Summary – A top-down review of interesting calls and comments made last week in Treasuries, monetary policy, economics, stocks, bonds & commodities. TAC is our acronym for Tweets, Articles, & Clips – our basic inputs for this article.
Editor’s Note: In this series of articles, we include important or interesting Tweets, Articles, Video Clips with our comments. This is an article that expresses our personal opinions about comments made on Television, Tweeter, and in Print. It is NOT intended to provide any investment advice of any type whatsoever. No one should base any investing decisions or conclusions based on anything written in or inferred from this article. Macro Viewpoints & its affiliates expressly disclaim all liability in respect to actions taken based on any or all of the information in this article. Investing is a serious matter and all investment decisions should only be taken after a detailed discussion with your investment advisor and should be subject to your objectives, suitability requirements and risk tolerance.
1.is a recycled count like a false breakdown?
When a stock, sector or index falls below a key support, technicians call it a breakdown. That is a serious condition & one that suggests the beginning of a serious down move. But sometimes the break below support gets reversed very quickly and the stock/sector/index rises above the previous support line. Such a false breakdown is deemed bullish & often results in a powerful up move leaving those who sold or shorted looking stupid & feeling poor.
Tom DeMark is a highly respected market analyst & his DeMark counts are studied & followed by many major investors. Just last week Jim Cramer highlighted DeMark’s warning of a Sequential 13 count and said a major top in the S&P 500 & QQQ might be likely.
In this case, DeMark’s “13” count did hit on Thursday, August 4, two days after the Jim Cramer clip. But it seemed to have resulted in a “recycled count”, analogous to a failed breakdown. So said Tom Lee on Wednesday August 11 on CNBC Half Time Report:
- “Today was important because Jim Cramer last week flagged the potential 13 see setup in the S&P in the DeMark system; the “13” appeared on Thursday & it has to respond within 4 periods. Day 4 is today, Wednesday; So unless a sell-off starts today, then it is likely it is a recycled 13. And what that usually means is that instead of a sell, there is a larger trend underway you have to zoom out; and this larger trend is actually a big risk-rally; typical move is something like 7-8% move in 3 months; So this is something that could push S&P towards 4,800 before October. “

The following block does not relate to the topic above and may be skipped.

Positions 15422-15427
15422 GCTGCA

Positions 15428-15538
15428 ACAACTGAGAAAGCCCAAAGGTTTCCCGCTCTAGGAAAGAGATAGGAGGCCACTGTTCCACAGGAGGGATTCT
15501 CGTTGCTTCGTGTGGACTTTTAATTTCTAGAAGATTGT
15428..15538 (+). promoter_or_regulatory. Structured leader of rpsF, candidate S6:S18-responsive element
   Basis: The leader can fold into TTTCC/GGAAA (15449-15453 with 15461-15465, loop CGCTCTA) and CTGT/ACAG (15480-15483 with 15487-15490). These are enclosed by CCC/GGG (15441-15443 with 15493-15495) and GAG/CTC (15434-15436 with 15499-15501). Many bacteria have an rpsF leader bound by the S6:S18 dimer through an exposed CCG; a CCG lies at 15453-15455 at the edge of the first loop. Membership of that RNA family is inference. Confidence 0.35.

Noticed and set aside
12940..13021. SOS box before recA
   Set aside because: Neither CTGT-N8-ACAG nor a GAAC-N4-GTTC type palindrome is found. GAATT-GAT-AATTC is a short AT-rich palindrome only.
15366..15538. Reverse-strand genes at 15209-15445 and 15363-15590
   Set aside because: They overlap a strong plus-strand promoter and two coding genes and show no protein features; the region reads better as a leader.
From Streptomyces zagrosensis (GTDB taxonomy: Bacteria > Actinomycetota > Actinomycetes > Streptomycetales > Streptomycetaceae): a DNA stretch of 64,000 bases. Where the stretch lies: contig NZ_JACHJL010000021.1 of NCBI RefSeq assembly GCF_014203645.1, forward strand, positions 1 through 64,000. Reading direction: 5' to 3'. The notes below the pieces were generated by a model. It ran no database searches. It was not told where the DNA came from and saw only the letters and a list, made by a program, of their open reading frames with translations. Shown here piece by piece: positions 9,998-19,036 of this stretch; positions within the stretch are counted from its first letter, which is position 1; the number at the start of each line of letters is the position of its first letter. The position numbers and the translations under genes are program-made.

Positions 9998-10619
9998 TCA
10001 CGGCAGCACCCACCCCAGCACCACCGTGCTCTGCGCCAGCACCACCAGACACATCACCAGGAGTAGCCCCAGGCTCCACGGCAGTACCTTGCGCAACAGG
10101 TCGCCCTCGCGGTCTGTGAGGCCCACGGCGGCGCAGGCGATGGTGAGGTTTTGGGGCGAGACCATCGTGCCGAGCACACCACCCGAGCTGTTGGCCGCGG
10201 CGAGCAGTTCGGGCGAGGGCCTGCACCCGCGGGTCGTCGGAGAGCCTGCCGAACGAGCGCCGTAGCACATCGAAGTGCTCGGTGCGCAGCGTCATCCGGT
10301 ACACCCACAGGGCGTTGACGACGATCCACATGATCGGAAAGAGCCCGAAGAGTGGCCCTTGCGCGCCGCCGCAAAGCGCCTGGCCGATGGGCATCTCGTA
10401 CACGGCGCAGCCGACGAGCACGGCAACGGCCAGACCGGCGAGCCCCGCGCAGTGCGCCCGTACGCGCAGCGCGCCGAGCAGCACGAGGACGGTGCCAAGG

We know what happens to the shorts when a failed breakdown reverses into a rally? Is that sort of pressure possible here? Without our asking, Tom Lee said:
- “… investors are cautiously positioned; people were looking for a 10% correction in August and if we have a risk rally, there is a lot of chasing that is going to take place … “
Speaking of a “larger trend underway” that might actually be pushing in a rally direction,
Something else happened this week, something that happens very rarely. By closing up on Friday, the S&P made 4 consecutive highs this week. How rare is this?
- Ryan Detrick, CMT@RyanDetrick – Today could be the 4th consecutive new high for the S&P 500, with all the gains less than 0.35%. This would be the second time this year that happened, entering rare air. Only 1964, 1965, and 2017 have ever seen that happen twice in a calendar year.
Well, 1964, 1965 were before our time. But we do fondly recall 2017.
While one for the record books, the week was fairly quiet. The Dow was up 87 bps, the S&P up 70 bps. But the Nasdaq 100 or QQQ was up 2%. Transports were up 3.9% and Money center banks were terrific until Thursday.
And our favorite VIX was down 4.3% to 15.45 leading Lawrence McMillan to write on Friday:
- The $VIX “spike peak” buy signal of July 20th remains in place. The trend of $VIX remains downward, as $VIX is once again probing towards the yearly lows at 15. $VIX remains below both its 20-day and 200-day Moving Averages.
- In summary, we continue to recommend carrying a “core” bullish position in line with the positive $SPX charts. As long as $SPX remains above support, one should remain long. If support at 4370 is taken out, that would change things greatly. But unless that happens, the “core” long position can be held, trading other confirmed (sell) signals around it.